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Magnolia - Propagation
Planting Magnolia from Seeds
Magnolias can be propagated in three ways:-
- i)From seed – the majority of magnolias are propagated in this way.
- ii)From cuttings – in reality only the smaller growing shrub or soulangeana varieties will propagate from cuttings. Perhaps only 15-20% of the magnolia varieties grown in the UK can be propagated in this way and, even then, this is not something which the amateur will easily succeed in.
- iii)By grafting – the majority of tree (sized) magnolias are propagated by grafting scions from named magnolia varieties onto another seedling magnolia rootstock. This is a difficult and complicated procedure which needs specialist greenhouse equipment and is therefore something which is best left to the experts.
We will therefore concentrate on growing magnolia seed. Details of each picture are given below
Figs. 1 & 2. When you have collected your long ripe magnolia seed pods and their bright orange seeds, remove the seeds from the pods and store them in a mouse proof container. Do not put them in full sun or somewhere hot such as a radiator but do not put them somewhere damp where they will rot either. A sealed plastic box is fine and do not be worried if the seeds grow a little mould.
We have more detailed 3-part article on collecting, storing and planting seeds, with specific sections on Magnolia seed collection and Magnolia seed planting if you are interested in this in more detail.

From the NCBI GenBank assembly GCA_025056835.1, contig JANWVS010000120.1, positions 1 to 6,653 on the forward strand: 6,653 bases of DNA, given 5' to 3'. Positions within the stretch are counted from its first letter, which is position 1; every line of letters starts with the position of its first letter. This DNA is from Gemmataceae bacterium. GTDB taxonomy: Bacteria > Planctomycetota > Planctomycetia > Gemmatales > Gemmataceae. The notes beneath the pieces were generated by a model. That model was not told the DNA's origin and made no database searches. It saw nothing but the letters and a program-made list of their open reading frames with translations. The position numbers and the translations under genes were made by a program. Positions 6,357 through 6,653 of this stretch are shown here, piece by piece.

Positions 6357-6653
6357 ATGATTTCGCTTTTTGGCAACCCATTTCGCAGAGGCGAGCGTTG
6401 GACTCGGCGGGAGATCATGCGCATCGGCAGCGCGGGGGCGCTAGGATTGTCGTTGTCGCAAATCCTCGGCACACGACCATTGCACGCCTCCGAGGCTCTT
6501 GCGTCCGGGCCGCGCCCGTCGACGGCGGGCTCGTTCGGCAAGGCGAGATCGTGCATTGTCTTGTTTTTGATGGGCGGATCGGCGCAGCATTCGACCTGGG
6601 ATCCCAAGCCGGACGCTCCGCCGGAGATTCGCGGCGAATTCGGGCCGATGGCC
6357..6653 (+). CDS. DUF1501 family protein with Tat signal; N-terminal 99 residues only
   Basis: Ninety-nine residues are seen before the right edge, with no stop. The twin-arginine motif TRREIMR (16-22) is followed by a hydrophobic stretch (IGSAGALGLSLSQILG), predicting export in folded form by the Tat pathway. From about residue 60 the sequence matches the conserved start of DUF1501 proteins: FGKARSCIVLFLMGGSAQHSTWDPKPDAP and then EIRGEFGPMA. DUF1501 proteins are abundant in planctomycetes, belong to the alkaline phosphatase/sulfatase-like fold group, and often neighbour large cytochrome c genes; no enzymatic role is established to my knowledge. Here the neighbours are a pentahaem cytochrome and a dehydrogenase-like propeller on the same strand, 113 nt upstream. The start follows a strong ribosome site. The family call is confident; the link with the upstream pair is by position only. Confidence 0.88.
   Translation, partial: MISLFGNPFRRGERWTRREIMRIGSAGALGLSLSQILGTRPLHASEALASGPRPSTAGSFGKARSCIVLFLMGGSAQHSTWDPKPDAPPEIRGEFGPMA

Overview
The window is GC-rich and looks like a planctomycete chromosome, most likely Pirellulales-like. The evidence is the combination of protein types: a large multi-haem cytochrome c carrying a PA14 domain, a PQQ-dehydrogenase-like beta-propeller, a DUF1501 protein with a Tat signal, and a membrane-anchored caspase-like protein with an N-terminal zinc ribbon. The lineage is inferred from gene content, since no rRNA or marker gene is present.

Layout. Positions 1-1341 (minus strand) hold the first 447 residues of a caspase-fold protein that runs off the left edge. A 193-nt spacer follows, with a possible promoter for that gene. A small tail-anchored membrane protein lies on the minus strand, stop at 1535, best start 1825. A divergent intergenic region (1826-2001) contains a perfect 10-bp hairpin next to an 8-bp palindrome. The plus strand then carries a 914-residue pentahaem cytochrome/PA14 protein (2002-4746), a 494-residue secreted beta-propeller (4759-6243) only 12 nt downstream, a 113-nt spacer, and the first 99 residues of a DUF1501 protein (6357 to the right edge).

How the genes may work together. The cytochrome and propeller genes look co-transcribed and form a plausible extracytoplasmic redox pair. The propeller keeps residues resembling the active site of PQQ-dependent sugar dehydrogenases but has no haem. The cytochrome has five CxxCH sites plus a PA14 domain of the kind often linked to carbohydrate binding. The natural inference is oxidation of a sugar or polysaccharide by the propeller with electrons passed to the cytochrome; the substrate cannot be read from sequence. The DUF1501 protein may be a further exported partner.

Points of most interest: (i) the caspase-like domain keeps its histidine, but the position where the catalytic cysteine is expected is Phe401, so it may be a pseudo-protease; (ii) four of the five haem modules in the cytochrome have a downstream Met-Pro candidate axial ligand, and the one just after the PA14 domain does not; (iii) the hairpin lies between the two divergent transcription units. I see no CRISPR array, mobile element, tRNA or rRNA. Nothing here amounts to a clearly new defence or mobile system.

Figs. 3 - 6. In early March prepare a box or tray of say 18” x 12” x 3” (deep) with a mixture of soil, peat/compost and a little sand. The tray or box must have good drainage. Take each seed and rub it between finger and thumb, or wash in washing up liquid, to remove the sticky orange skin around the seed which in the autumn was designed to make a bird or rodent see and eat it. All you are doing is what the animal’s stomach would have done to remove the seed covering. By March it will probably look more brown than orange but it still needs removing. If you do not do this your germination rates will reduce by 50-70%.
A box of the size outlined above will take about 40-50 individual seeds placed about an inch below the surface.
Fig. 7. Then cover the box or tray with a piece of glass to make it mouse and slug proof. This is essential!
Fig. 8. After 6 or so weeks you will see germination taking place but this will occur sporadically (hopefully) over several weeks and not all the magnolia seedlings will appear at once. The temptation to remove the glass is huge but be careful. Build a bit of a frame over the seedlings and keep the glass over the top. Again this will keep mice out but small slugs and snails can still be a problem.
Fig. 9. In hot weather in May or June put newspaper over the glass to shelter the young seedlings from scorching in direct sun. Once they produce their secondary and tertiary leaves this will not be necessary.
Fig. 10 & 11.If you have done everything right you will, by September, have a tray of seedlings which are variously between 4 and 12 inches tall.
Leave well alone while they are in leaf. However, when they shed their leaves and go dormant you can dismember the box or tray and separate the roots of the individual plants. Pot them on into 1 litre pots before they come into leaf and then again into 3 litre pots in the autumn.
Fig. 12.You then have a plant – perhaps even a unique hybrid of your very own – which should be big enough to plant out in the garden the next spring. Alternatively, if you are a magnolia breeder, you will have a perfect rootstock for grafting in the following year.